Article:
06.28.07

Intellectual Property FUD Gets Fuelled by Old Red Hat News

Posted in FUD, Intellectual Monopoly, Microsoft, Patents at 5:14 am by Dr. Roy Schestowitz

It’s all about the timing: GNU GPL’s big day, Red Hat’s profit surge

Jim Finkle, the man who loves to ‘miunderstand’ and ‘misinterpret’ all things that embody freedom, comes back with a new swing. We ask you to take this with a grain of salt, knowing where it comes from.

According to this article, about a year ago, Microsoft discussed issued that are related to software patents with Red Hat. The article contains an element of mystery. The article also bothers to mention an important point towards the end.

An update to that license, version 3, is about to be implemented. It will forbid companies from distributing Linux software if they enter into patent agreements like the ones that Microsoft signed with Novell.

Be aware that on many occasions Red Hat clarified that it would not negotiate IP deals and never accept interoperability that is based on ‘innovation/interoperability tax’.

Is somebody trying to keep the FUD candle ablaze on the day of GPLv3′s finalisation and official release? It seems like an old story that gets unleashed at the ‘perfect timing’ by a man with questionable history on these matters. Also remember that Red Hat reported a 42% rise in revenue. That was yesterday. Whether strings are being pulled here or not (never trust the commercial media), we shall let the readers decide.

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4 Comments

  1. James Ronoson said,

    June 28, 2007 at 7:01 pm

    Gravatar

    I think you guys need to get lives. Novell is trying to make money, they are offering viable software to corporations and small businesses alike (and everyone in between). And guess what? That’s what makes the world go round. Certainly not a stupid cause for a bunch of hobbyist geeks. I know 99.9% of people trying to run a business efficiently do not care if Microsoft and Novell are in bed together. As long as they make their savings and their lives become easier, they don’t see any problems.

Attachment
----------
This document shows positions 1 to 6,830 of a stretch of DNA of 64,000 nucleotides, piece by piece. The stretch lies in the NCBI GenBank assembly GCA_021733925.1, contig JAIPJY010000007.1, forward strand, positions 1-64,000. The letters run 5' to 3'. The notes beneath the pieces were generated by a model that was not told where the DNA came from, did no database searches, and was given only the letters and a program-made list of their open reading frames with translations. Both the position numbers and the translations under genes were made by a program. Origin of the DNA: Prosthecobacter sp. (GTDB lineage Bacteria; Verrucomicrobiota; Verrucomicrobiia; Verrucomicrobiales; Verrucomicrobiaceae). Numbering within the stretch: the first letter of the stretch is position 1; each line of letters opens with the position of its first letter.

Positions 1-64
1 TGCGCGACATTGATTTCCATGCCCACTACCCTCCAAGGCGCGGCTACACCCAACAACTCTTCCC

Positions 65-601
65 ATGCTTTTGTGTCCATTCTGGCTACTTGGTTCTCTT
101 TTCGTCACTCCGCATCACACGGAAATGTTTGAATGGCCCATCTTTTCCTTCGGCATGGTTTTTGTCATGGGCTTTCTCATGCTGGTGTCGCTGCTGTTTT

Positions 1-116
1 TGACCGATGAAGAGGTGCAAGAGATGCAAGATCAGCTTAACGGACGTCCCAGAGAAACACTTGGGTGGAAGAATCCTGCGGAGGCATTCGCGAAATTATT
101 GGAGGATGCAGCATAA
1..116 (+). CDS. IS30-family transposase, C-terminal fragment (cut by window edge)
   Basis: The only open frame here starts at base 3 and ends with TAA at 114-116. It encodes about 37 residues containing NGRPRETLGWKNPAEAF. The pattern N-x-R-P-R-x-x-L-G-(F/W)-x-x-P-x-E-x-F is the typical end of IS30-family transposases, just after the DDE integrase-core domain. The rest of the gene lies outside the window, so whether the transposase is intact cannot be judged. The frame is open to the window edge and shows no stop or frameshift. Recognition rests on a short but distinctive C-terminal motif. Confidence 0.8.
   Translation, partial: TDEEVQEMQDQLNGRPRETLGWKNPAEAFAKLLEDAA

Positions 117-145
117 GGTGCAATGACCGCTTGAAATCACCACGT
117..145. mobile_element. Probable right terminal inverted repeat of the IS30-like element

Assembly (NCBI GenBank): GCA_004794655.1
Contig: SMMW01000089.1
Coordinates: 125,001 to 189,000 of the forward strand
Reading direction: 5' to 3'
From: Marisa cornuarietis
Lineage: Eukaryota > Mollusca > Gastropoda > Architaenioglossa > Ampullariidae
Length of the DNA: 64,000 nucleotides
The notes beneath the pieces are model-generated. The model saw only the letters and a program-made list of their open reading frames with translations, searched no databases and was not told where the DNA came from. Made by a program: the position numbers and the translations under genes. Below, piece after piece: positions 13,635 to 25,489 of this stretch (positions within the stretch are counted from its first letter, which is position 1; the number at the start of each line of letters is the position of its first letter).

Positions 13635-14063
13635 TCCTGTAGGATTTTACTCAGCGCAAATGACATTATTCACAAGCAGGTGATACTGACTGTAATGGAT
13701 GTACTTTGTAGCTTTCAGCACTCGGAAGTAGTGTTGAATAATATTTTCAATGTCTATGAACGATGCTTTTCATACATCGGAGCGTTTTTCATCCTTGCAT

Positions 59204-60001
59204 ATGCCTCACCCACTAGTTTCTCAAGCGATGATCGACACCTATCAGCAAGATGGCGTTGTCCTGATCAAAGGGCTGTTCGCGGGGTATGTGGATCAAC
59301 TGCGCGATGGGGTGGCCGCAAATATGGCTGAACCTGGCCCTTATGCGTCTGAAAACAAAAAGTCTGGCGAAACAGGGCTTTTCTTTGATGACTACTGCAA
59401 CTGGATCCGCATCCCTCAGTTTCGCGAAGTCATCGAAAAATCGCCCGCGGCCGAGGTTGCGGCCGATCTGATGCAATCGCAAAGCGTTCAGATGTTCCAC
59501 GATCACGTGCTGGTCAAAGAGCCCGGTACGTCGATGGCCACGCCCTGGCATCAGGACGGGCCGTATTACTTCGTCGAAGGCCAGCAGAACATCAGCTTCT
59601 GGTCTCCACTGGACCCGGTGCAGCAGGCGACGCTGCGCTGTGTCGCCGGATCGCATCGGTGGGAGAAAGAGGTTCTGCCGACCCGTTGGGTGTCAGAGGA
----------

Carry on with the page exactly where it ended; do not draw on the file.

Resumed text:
2. Roy Schestowitz said,

    June 28, 2007 at 7:52 pm

    Gravatar

    James, you have not addressed the issues associated with baseless claims, explicit threats, and ‘taxation’ that is imposed on those who create software in a peer production fashion.

  3. James Ronoson said,

    June 28, 2007 at 11:19 pm

    Gravatar

    Ok, explain to me how you can market your ‘peer production’ software as a viable alternative if there are no foundations for support or backing? The more companies use this software, the more guys like you will be paid, the more your salaries will go up.
    There are literally thousands of great open source developers wasting away on helpdesks supporting proprietary software applications, whilst putting together great apps in their spare time.
    Novell’s actions are legitimising your efforts to the enterprise. They are making Open Source viable. They are making it officially supported by a billion dollar corporation, not a forum or wiki.
    But if you’re happy knocking together software in your bedroom and giving it away for free…… whatever floats your boat.

  4. Roy Schestowitz said,

    June 29, 2007 at 12:21 am

    Gravatar

    James,

    Red Hat already does all of this. Neither has it required an implication that Free software is ‘unclean’, nor has it required to pay for the right to merely communicate with other software.

    Microsoft wanted to divide the community. Novell nodded in approval and thought this would help itself (not Linux) gain advantage.

    Had Novell not sold out to Microsoft, the EU would have had an easier time declaring that communication between software (servers) must be both free and open. Had Novell not sold out to Microsoft, OpenDocument would have possibly been the only document format out there. Had Novell not sold out to Microsoft, any claims about Microsoft IP would be laughed at (not only by people who actually understand what is going on).

    Face it. Novell took $0.3 billion for a reason. Microsoft is threatened by Linux. It wants to weaken Linux. It does not try to assist its adoption in the enterprise.

    Novell now has some money to play with now. It opened just one among 400+ doors to the world of Linux and let the Trojan horse enter.

    As a business, I understand that certain needs need to accommodated immediately, regardless of all that ‘politics’ you loathe. In the long term, however, without sustainability of the software, what is truly gained? Businesses needn’t endure any loss, but they must employ judgment that combodies common sense, ethics, and team spirit. Software does not write itself (not yet anyway, AI is not quite so advanced ;-) ).

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